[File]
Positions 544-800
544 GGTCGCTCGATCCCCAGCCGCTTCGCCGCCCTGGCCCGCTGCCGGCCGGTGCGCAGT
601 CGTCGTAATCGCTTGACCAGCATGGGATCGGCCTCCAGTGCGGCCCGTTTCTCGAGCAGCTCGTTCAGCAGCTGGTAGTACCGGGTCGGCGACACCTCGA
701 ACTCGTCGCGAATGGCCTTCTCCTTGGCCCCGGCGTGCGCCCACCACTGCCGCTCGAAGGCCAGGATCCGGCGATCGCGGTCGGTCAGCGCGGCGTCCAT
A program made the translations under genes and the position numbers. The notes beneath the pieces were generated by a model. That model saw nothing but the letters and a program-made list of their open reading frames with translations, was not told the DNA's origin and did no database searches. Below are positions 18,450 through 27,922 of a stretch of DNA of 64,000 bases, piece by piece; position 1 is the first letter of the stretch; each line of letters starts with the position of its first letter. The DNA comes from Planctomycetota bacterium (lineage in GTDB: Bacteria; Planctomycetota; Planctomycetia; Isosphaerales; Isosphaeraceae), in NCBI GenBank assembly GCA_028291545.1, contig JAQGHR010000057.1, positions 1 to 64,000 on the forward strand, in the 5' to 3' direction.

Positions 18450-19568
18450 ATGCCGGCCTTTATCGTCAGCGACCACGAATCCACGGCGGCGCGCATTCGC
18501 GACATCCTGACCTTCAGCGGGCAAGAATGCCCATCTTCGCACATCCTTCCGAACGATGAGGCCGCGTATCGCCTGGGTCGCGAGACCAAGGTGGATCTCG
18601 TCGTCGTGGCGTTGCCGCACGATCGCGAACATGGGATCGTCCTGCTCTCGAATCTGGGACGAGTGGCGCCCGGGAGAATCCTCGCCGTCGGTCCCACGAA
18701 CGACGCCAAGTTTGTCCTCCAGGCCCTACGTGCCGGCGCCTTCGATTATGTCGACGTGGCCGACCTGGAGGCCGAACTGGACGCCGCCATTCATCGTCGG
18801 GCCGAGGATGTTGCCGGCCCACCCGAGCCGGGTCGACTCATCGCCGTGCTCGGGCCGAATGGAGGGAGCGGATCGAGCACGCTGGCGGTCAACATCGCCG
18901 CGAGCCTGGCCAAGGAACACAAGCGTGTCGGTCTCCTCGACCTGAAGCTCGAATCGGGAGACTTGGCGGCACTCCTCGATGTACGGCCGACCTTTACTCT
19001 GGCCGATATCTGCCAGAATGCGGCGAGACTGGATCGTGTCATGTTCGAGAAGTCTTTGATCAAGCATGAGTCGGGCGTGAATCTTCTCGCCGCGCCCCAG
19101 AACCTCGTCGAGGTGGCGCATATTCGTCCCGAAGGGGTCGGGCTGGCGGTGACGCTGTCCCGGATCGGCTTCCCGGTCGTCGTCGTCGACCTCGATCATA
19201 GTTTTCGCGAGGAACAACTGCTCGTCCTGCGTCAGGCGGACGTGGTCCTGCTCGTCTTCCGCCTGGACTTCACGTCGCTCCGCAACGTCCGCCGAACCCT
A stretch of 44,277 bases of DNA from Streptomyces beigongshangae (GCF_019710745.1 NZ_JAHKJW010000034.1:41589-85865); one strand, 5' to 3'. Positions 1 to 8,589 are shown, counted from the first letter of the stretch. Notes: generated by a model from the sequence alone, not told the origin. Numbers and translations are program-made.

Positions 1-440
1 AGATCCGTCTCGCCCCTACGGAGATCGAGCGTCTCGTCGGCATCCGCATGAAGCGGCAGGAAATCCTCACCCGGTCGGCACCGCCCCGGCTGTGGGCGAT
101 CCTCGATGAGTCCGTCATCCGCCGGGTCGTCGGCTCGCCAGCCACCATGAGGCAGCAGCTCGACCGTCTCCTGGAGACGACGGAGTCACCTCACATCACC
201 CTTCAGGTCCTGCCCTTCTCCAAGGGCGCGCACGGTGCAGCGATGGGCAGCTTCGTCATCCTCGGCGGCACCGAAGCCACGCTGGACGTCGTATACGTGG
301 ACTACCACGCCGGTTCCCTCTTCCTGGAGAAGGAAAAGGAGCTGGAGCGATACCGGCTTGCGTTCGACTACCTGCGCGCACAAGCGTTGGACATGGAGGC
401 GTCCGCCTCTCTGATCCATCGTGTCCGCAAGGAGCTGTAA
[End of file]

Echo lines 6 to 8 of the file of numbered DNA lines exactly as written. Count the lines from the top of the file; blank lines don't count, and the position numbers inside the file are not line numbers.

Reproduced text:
Positions 18450-19568
18450 ATGCCGGCCTTTATCGTCAGCGACCACGAATCCACGGCGGCGCGCATTCGC
18501 GACATCCTGACCTTCAGCGGGCAAGAATGCCCATCTTCGCACATCCTTCCGAACGATGAGGCCGCGTATCGCCTGGGTCGCGAGACCAAGGTGGATCTCG